Pythagoras was the first, among the Greeks, who compared the four ages of man to the four seasons :-other philosophers had divided them into three only; the green age; the ripe age; and the mellow age b. And, here, perhaps, we may be permitted to observe, that the colouring of Rubens has been likened to spring; that of Claude to summer; Titian's to autumn; and Vanderveldt's to winter. The Four Seasons of Haydn exhibit more sublimity, in respect to music, than any of his works, if we except the Creation.

The poets associate wisdom and content with vales ; philosophy with shades; and ambition with mountains. Availing ourselves of similar analogical licenses, we may compare a dingle to a smiling infant; a glen to a beautiful girl ; a valley to a captivating virgin ; and when the valley opens into a vale, it may, not inelegantly, be associated with the idea of a well-formed, finished matron. In speaking of the sun, if we may be allowed to indulge in flowers of rhetoric, so excursive, we might almost be excused for saying, that it rises from behind rocks of coral, glides in a universe of sapphire over fields of emerald, mounts its meridian among seas of crystal ; and, tinging every cloud with indigo, sinks to slumber among beds of amethysts.

a Cæsar speaks of a military disposition, in the form of a lily. • Hippocrates and Galen compared youth to summer, and manhood to winter.


AFTER the same manner, the three first periods of society were allegorically distinguished by different aspects of Nature, and fecundity of soil. Thus the IRON AGE was deformed by clouds and storms; the bowels of the earth were searched for minerals ; while its surface was utterly neglected ; untilled by the husbandman, and ungrazed by the shepherd. Every morning was gloomy, and every night tempestuous. In the SILVER AGE, the year was divided into seasons. Then were first experienced the heat of summer, and the vicissitudes of winter. Serpents were then endued with poison ; wolves began to prowl; and the sea to be agitated by storms. Honey was shaken from the leaves of trees; and rivers, which, in the golden age, ran with wine, overflowed with water; and then was invented the art of catching beasts in toils, birds with lime, and fish with nets. In the GOLDEN AGE, when men lived on fruits and vegetables, the seasons were distinguished by perpetual temperature; the air shone with a light allied to purple ; the earth was profusely fertile ; and flowers, vines, olives, and every luxury of Nature, had consequent effects upon the minds, manners, and morals of mankind. In Nature all was blooming and captivating ; among men all was virtue, security, and happiness. The names of master and servant were unrecognized; and every one having Nature for his guide, love and friendship were inheritances, and law and property were alike unheard of and unknown. Grapes grew upon brambles; oaks distilled honey; alders bloomed with the narcissus ; and tamarisks oozed with amber. Wolves and sheep drank at the same stream; owls rivalled swans; and sheep dyed their own fleeces. Bees then first gained their intelligence ; trees produced fruits twice a year ; milk watered the plains, and rivers rolled with nectar; while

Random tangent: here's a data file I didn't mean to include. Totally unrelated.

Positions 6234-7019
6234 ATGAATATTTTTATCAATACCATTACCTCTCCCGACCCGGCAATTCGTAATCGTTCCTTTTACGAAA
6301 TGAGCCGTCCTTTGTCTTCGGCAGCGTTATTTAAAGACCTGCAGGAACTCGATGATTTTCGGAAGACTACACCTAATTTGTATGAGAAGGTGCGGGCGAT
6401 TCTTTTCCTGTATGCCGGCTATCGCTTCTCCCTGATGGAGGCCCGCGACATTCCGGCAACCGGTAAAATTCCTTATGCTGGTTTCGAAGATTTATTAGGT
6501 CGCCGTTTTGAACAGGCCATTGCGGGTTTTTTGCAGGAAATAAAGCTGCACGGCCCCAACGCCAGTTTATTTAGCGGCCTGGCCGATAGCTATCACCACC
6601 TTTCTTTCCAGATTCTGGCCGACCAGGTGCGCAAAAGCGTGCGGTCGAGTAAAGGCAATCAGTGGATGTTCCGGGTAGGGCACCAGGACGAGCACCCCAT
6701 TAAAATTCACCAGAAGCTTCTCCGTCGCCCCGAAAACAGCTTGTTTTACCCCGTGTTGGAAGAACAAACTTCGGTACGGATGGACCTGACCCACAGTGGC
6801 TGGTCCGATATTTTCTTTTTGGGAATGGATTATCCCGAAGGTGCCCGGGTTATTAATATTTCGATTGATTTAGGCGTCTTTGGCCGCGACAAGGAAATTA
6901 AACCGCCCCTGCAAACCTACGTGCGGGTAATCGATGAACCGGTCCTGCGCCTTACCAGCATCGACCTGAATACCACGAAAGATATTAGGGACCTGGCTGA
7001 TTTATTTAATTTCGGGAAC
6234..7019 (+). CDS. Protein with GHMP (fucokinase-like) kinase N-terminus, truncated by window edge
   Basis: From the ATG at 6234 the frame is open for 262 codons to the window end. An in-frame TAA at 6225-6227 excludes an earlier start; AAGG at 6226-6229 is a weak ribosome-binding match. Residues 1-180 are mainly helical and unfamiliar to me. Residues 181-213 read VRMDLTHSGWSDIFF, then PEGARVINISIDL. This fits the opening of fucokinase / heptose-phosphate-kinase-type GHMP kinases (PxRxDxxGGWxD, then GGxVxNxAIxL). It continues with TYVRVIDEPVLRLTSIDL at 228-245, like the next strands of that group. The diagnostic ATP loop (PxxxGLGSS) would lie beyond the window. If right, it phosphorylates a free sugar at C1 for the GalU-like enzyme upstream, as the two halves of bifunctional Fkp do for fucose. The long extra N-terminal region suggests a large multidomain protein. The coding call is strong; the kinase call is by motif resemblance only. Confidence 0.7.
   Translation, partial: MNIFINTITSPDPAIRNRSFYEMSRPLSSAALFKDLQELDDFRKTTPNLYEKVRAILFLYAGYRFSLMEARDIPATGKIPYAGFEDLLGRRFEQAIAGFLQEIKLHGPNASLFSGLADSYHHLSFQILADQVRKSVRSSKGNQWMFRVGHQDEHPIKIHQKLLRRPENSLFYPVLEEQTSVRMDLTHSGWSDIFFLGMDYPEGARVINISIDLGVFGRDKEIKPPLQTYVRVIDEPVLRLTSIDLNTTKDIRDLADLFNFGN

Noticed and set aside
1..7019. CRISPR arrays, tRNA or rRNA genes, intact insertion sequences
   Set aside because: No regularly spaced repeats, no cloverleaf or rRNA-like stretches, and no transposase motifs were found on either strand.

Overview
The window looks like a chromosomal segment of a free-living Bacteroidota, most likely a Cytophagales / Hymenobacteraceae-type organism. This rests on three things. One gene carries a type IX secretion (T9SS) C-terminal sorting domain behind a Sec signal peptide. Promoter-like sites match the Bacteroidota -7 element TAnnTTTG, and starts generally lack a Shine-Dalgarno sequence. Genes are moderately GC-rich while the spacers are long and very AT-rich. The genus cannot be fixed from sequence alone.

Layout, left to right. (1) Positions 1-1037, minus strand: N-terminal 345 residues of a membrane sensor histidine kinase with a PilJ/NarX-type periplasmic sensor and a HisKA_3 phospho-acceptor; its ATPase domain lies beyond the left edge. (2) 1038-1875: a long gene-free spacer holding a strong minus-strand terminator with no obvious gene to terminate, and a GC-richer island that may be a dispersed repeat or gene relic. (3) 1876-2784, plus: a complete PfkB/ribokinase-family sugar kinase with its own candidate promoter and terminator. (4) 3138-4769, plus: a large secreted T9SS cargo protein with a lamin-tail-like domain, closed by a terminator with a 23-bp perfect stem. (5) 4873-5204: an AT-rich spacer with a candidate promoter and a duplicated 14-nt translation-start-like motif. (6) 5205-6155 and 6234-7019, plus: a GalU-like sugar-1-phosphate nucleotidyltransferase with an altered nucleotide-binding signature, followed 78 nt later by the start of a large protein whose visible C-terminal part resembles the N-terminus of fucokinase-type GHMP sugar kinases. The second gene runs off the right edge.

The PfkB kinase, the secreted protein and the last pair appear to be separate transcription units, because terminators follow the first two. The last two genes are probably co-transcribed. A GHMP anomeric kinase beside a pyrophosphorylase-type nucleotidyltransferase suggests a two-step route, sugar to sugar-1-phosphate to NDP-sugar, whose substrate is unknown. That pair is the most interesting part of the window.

« FöregåendeFortsätt »